In fact, the studies estimate that only 4 percent of the powerful drug’s use in U.S. hospitals from 2000 through 2008 was for treating hemophilia patients, while an enormous 96 percent involved cases of heart surgery, trauma, intracranial hemorrhages (bleeding in or near the brain) and a host of other surgical and medical problems. There are few studies examining these broader uses of the drug, known as recombinant factor 7a, and what little evidence does exist reveals a serious problem: The drug can increase the risk of blood clots, which can lead to heart attacks and strokes.
What’s more, RF7a is pricey — it costs an estimated $10,000 for an average dose.
“The stakes are high with this one,” said Veronica Yank, MD, an instructor in medicine and the first author of one of the studies. “Because it’s such a powerful clotting agent, it has the potential when used off-label to damage the lives of patients without providing any real benefit.”
Given the safety issues and the expense of RF7a, Yank and her colleagues are urging physicians to exercise greater caution in using the drug until its safety is effectively evaluated for these broader uses.
The studies will be published in the April 19 issue of Annals of Internal Medicine, along with an accompanying editorial by Harvard Medical School researchers commending the Stanford team for providing “compelling data … about the runaway use, uselessness and risk for this expensive treatment.”
The editorial goes on to question whether “improper promotion” of RF7a by its maker, Novo Nordisk, led to the rapid expansion of its use. While the company has denied such practices, it is being investigated by the Defense Department for the use of the drug in overseas combat operations, the editorial reports.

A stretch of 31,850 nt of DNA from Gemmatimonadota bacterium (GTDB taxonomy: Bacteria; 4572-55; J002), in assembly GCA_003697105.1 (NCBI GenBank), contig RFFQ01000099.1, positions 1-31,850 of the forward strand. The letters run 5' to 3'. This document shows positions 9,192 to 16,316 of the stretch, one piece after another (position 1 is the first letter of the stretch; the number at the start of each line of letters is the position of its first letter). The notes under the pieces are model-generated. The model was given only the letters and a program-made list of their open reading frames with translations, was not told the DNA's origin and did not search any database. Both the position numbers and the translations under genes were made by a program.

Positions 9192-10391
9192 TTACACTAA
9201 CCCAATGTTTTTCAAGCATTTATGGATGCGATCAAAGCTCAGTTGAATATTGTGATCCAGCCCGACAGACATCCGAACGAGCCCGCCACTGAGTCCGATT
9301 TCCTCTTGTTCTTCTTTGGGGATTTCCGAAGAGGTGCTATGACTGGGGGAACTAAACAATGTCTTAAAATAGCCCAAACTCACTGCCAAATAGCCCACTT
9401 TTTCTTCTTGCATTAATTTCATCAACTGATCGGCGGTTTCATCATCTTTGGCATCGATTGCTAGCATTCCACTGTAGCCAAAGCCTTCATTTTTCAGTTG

The Stanford authors say RF7a provides a good example of what happens when physicians latch onto a “wonder” drug for uses distinctly different from its original purpose. In this case, the medication was developed to treat a small subset of hemophilia patients. In these genetic disorders, the body is deficient in producing specific proteins, or factors, that aid the blood-clotting process. It primarily affects males, and is estimated to occur in one in 5,000 live male births. There are two main forms of the disorder: hemophilia A (a deficiency in factor 8) and hemophilia B (a deficiency in factor 9).
To curtail bleeding in hemophilia patients, physicians usually administer doses of either factor 8 or factor 9, but this treatment doesn’t work for the small group of patients whose antibodies see these factors as foreign substances and attack them. RF7a, approved by the U.S. Food and Drug Administration in 1999, was developed for this group.
Despite the limited range of patients for whom the drug was approved, the Stanford authors noted that physicians and surgeons quickly started using RF7a to either prevent or stop heavy bleeding in patients who didn’t have hemophilia. It’s a practice known as off-label prescribing, meaning that physicians use medications to treat conditions other than those approved by the FDA. While there is nothing illegal about off-label prescribing — and, in fact, it can be invaluable in treating diseases for which few therapies exist — senior author Randall Stafford, MD, PhD, associate professor of medicine at the Stanford Prevention Research Center, said the danger is that the drug hasn’t been rigorously tested for these new uses or with broad ranges of patients.
“Many patients and physicians wrongly assume that the FDA has scrutinized all of the different ways a drug can be used, but they’ve only examined those uses that have gone through the approval process,” Stafford said.
A few previously published studies had raised concerns that RF7a increased the risk of blood clots, and so in 2008 the U.S. Agency for Healthcare Quality and Research, which funded both Stanford studies, asked researchers to probe the issue. The agency specifically wanted to know what kind of clinical evidence existed for five off-label uses of RF7a: heart surgery, intracranial hemorrhage, body and brain trauma, liver transplantation and prostate surgery.